For the past few years now, Jane Hart of the Centre for Learning & Performance Technologies has been compiling lists of preferred e-learning tools, including my Top Ten Learning Technologies.
In revising my list for Fall 2009, it's happened again, that free web-based tools dominate my list. To shake things up a bit, I've done some thinking about the tools I use most frequently, and I've decided it's time to rank my top 10 in order.
1. Firefox: Recognizing that so many of my favourite tools exist on the World Wide Web, I've got to lead off in referencing my browser of choice. Although other browsers can fill in in a pinch, I currently do much of my professional learning within the tabs of Firefox.
2. G-Mail: Simple, reliable, sortable, with effective filters (including spam filters) and plenty of room for large files and archives. Now that my professional and personal calendars have been ported to Google Calendar, along with my Task lists, Gmail has become the hub of my 'cloud office'.
3. Tweetdeck: While Twitter remains the lead tool I use to connect with educators around the world, I'm still hooked on Tweetdeck as my choice for keeping in touch with my personal learning network. On my iPhone, I continue to use Twitterific.
4. Compfight: I continue to make frequent use of Flickr's Creative Commons, but the elegant, user-friendly tool I use to access images, is Compfight.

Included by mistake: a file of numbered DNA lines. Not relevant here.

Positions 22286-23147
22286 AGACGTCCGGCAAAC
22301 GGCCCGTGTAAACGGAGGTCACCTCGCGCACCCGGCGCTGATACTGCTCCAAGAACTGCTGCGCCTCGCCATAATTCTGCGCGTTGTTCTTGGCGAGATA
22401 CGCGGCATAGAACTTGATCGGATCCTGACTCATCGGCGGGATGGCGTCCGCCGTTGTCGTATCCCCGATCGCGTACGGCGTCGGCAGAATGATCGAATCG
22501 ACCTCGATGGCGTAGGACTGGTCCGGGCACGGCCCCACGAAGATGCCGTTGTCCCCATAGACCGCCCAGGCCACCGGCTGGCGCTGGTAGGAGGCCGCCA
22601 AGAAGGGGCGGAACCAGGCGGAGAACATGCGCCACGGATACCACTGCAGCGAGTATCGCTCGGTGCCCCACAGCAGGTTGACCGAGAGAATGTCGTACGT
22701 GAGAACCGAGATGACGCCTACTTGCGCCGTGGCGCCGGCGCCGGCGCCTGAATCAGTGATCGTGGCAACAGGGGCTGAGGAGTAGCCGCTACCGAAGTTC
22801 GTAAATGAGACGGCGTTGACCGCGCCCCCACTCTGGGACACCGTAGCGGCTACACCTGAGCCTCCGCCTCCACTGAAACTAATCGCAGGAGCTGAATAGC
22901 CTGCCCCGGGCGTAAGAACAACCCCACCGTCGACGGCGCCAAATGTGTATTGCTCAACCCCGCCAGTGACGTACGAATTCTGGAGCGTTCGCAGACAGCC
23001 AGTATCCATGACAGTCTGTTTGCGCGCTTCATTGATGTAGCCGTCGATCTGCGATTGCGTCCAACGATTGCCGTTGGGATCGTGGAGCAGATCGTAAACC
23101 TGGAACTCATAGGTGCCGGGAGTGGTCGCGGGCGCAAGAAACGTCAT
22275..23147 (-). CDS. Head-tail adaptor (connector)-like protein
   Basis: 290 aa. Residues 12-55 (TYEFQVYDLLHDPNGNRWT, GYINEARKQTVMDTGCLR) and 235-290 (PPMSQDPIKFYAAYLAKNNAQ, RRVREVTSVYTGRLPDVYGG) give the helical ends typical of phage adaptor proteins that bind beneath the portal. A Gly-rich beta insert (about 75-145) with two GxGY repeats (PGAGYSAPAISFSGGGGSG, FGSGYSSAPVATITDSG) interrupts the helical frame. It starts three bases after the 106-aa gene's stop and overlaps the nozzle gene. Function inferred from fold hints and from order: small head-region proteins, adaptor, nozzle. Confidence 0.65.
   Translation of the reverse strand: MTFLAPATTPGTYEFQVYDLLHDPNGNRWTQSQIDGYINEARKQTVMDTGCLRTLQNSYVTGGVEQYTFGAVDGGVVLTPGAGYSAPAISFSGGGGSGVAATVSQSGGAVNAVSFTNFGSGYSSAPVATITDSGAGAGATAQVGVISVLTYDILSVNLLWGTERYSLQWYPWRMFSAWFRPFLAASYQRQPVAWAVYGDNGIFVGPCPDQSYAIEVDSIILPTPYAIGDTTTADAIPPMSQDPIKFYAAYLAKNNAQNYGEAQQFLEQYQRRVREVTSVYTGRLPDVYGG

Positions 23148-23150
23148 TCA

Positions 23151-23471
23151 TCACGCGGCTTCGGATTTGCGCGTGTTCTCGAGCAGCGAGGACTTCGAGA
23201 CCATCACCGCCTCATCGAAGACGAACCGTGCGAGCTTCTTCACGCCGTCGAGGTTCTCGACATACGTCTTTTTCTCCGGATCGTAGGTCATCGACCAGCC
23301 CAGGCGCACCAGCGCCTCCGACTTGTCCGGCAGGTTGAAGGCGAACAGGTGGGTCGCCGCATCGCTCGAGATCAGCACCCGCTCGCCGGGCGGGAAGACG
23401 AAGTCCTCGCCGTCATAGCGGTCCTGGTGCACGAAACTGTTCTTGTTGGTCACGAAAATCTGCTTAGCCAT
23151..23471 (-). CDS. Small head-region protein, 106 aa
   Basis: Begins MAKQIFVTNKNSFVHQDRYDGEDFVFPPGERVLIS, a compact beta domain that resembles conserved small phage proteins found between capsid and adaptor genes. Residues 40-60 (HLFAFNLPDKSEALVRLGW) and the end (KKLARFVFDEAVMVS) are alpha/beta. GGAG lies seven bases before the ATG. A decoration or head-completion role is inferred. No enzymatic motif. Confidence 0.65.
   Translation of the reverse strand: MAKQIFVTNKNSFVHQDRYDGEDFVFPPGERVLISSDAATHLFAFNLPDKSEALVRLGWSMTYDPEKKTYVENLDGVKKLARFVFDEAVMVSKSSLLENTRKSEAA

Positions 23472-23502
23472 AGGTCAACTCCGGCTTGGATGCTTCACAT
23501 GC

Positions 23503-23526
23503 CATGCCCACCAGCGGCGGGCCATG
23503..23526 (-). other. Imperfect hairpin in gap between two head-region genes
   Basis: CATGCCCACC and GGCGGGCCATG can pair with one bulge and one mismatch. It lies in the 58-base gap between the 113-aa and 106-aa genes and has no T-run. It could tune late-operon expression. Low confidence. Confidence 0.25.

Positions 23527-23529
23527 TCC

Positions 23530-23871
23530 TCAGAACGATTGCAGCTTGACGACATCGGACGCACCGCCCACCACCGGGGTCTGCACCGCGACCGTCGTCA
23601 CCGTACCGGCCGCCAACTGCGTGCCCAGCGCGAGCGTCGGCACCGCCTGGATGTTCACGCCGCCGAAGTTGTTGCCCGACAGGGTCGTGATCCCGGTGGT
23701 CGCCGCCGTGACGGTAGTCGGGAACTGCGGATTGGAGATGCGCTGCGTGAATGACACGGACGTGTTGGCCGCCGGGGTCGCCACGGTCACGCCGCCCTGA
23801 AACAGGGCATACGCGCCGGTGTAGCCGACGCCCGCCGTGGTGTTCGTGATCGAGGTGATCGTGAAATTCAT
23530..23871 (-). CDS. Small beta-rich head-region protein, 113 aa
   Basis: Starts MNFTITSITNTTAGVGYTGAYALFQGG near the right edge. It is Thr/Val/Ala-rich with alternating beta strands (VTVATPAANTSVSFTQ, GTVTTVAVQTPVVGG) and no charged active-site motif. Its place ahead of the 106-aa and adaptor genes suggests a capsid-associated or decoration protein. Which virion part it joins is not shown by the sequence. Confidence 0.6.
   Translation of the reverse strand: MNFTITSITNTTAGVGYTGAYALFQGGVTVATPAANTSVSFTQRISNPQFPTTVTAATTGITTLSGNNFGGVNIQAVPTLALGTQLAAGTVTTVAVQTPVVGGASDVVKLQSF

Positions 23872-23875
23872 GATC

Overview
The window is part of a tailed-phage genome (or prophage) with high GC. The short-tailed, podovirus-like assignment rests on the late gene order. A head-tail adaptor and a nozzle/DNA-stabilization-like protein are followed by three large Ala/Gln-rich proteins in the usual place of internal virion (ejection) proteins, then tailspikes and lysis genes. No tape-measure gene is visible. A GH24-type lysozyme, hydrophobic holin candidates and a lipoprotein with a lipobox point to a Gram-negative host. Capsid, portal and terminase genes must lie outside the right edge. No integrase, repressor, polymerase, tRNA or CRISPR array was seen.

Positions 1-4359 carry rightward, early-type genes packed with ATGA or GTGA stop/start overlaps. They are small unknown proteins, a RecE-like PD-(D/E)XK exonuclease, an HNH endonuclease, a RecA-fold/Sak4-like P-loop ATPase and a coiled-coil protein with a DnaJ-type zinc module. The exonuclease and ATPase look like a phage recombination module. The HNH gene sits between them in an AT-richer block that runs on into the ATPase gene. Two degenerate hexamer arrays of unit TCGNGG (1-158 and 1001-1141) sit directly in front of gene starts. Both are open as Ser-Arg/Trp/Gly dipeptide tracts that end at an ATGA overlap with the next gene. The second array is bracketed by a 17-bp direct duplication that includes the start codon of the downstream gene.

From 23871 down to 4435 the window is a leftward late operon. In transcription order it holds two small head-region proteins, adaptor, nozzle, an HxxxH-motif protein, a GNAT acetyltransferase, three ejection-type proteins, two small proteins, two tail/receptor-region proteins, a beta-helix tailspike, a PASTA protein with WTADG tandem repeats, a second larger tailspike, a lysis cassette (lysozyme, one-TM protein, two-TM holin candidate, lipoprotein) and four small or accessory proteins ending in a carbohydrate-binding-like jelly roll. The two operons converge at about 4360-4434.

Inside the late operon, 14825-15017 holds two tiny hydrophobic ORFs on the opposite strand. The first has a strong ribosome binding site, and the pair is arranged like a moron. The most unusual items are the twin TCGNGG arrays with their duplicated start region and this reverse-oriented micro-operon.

5. Garageband: Having produced 200 episodes of my podcast, Teacher 2.0 I'm now working with students to produce engaging audio announcements. Surpassing Audacity and other audio-editing tools, Garageband remains a staple in my e-learning toolbox. I also use Libsyn and iTunes in my podcasting, but I can't yet justify listing these tools in my top ten.
6. Blogger: Although I've been publishing less frequently, this tool is still my favourite choice for hosting my blog: The Clever Sheep.
7. Keynote: Using a Zen approach, most of my presentations are light on text and heavy on graphics. It's the stunning templates, engaging transitions, and exports to clickable movie files, that lead me to favour Keynote as my favourite presentation tool. My completed sliseshows are often posted on Slideshare, another online tool that just missed making my list.
8. Skype: In communicating with educators around the world, it seems almost too easy to engage in rich conversations for free, courtesy of Skype. Although I also use Google Video Chat, Adobe Connect, iChat, and DimDim, the recent addition of screen-sharing to Skype, makes it my number one tool for connecting!
9. ScreenFlow: Optimized for OSX 10.5, I still love to make use of the most polished screen capture utility available. It's the best tool out there for creating engaging software demos and tutorials, but it remains a Mac-only option.
10. WetPaint: With so many of my projects calling for collaborative development of e-learning solutions, I continue to make regular use of WetPaint. With free sites for educators, and unparalleled community tools, WetPaint wikis are the backbone of Twitter for Teachers, and The Golden Fleece Wiki.
Honourable Mention: Posterous has the potential to become one of the top wiki/blog tools I'll be using at school. Working to engage students and teachers in the creation of e-portfolios, it's the most polished and user-friendly tool I've seen.
Photo Credit: Suzie T